Uncertain snow, looming fiscal cliff make for shaky retail outlook
By Summit Voice
FRISCO — Coming on the same day that NOAA announced that 2012 will most likely the warmest year ever in the U.S. and a study describing the cost of global warming to the ski industry, another report suggests that the climate disruption from Hurricane Sandy was a factor in an early season sales decline.
SnowSports Industries America announced that sales for the August through October period were down 2 percent compared to last year. For October alone, sales declined 5 percent from 2011.
Sales of snowsports-related gear totaled $616 million, the retail trade group said, acknowledging that Hurricane Sandy caused significant disrutopns in the South and Northeast. Uncertainty in the face of the fiscal cliff, and lack of momentum from the snow-challenged 2011-2012 season presented additional challenges.
In late October, Hurricane Sandy disrupted lives and retail sales with blizzard conditions, severe flooding and wind damage to much of the Eastern Seaboard. In the South and Northeast regions retail was shut down for days.
Sandy had a direct impact on the residences of a third of skiers and riders in the U.S. market. In fact, snow sports specialty retailers in the Northeast suffered a $14 million (26 percent) decline in October dollar sales and the South saw snow sports sales slip $6 million (27 percent).
Equipment dollar sales were particularly depressed in these two storm-struck regions, down 30 percent in the Northeast and down 44 percent in the South. It’s logical to conclude that few persons affected directly by this mega-storm were thinking about buying new snow sports equipment as they recovered from this wide ranging severe weather event.
During the past four seasons, retail sales from August 1 to October 31 account for approximately 15 percent of total season sales and tend to be indicative of momentum from the previous season; snow sports retail sales during August through October 2012 follow that pattern.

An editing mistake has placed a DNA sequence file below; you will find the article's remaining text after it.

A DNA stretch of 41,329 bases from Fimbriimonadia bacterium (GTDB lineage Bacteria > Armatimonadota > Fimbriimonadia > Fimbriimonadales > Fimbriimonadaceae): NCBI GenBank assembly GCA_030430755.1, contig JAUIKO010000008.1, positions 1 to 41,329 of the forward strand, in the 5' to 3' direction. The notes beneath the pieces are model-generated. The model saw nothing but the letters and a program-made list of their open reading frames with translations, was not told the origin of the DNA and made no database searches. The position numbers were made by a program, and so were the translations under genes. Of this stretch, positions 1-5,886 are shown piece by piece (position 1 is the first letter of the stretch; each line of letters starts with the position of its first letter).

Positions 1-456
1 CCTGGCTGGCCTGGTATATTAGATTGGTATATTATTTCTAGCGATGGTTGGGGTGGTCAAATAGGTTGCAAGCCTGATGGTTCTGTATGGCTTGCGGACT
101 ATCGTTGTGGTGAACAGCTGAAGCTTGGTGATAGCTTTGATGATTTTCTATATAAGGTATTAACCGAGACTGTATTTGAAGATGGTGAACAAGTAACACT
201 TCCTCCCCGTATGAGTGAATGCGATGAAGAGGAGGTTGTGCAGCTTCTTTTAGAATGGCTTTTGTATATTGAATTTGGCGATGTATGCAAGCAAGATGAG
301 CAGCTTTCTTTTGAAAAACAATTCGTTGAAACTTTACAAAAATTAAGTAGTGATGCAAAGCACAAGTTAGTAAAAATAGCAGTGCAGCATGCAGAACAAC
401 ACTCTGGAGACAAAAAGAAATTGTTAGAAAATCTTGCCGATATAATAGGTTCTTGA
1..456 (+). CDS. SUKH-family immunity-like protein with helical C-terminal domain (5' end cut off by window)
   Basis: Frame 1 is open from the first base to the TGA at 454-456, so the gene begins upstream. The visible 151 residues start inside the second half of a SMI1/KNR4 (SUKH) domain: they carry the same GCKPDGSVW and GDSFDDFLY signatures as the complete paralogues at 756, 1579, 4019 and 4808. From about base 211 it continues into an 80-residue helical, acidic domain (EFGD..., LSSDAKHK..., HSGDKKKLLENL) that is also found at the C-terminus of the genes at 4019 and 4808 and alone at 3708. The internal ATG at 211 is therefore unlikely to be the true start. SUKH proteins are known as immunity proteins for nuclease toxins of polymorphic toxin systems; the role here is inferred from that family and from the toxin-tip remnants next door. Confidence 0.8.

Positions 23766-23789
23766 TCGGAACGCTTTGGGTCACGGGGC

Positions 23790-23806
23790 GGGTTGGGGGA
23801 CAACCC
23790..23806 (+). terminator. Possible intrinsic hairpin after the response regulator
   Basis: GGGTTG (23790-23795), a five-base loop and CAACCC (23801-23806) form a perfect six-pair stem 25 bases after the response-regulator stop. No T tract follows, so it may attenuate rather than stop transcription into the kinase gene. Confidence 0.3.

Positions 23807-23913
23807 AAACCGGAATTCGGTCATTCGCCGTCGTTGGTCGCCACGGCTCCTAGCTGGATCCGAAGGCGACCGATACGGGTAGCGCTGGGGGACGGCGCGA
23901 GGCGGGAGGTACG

Comparing only the month of October 2012 to October 2011 (rather than the period Aug – Oct), snow sports retail sales declined 5 percent in units and 4 percent in dollars sold – about $13 million less in October 2012 compared to October 2011 for all apparel, accessories and equipment retail sales.
Apparel sales increased slightly (1 percent) reaching $161 million, and accessories sales including goggles, gloves, wax, hats and cameras fell 4 percent. October 2012 was a very difficult month to sell equipment; snowboard equipment sales declined 19 percent, cross country equipment sales fell 30 percent, and alpine equipment sales were off $4 million, or 8 percent for the month.
Traditionally, Presidential elections have a slight positive impact on retail sales, but there are more variables associated with the current political environment, most noteworthy is the wide-spread fear of falling off of the fiscal cliff in January.
Usually retail sales experience a short surge after an election as uncertainty about the future of social and economic issues is diminished. Unfortunately this Election Day did little to allay feelings of uncertainty as attention immediately turned to the impending fiscal cliff that could have severe economic impacts across the U.S. economy.
Uncertainty and the resulting fear tend to depress retail sales, particularly in discretionary spending, and may impact the snow sports retail market until the “fiscal cliff” issues are resolved one way or another. If congress fails to come to an agreement on a new national budget we expect to see sharp declines in consumer confidence and consequently, in snow sports retail sales.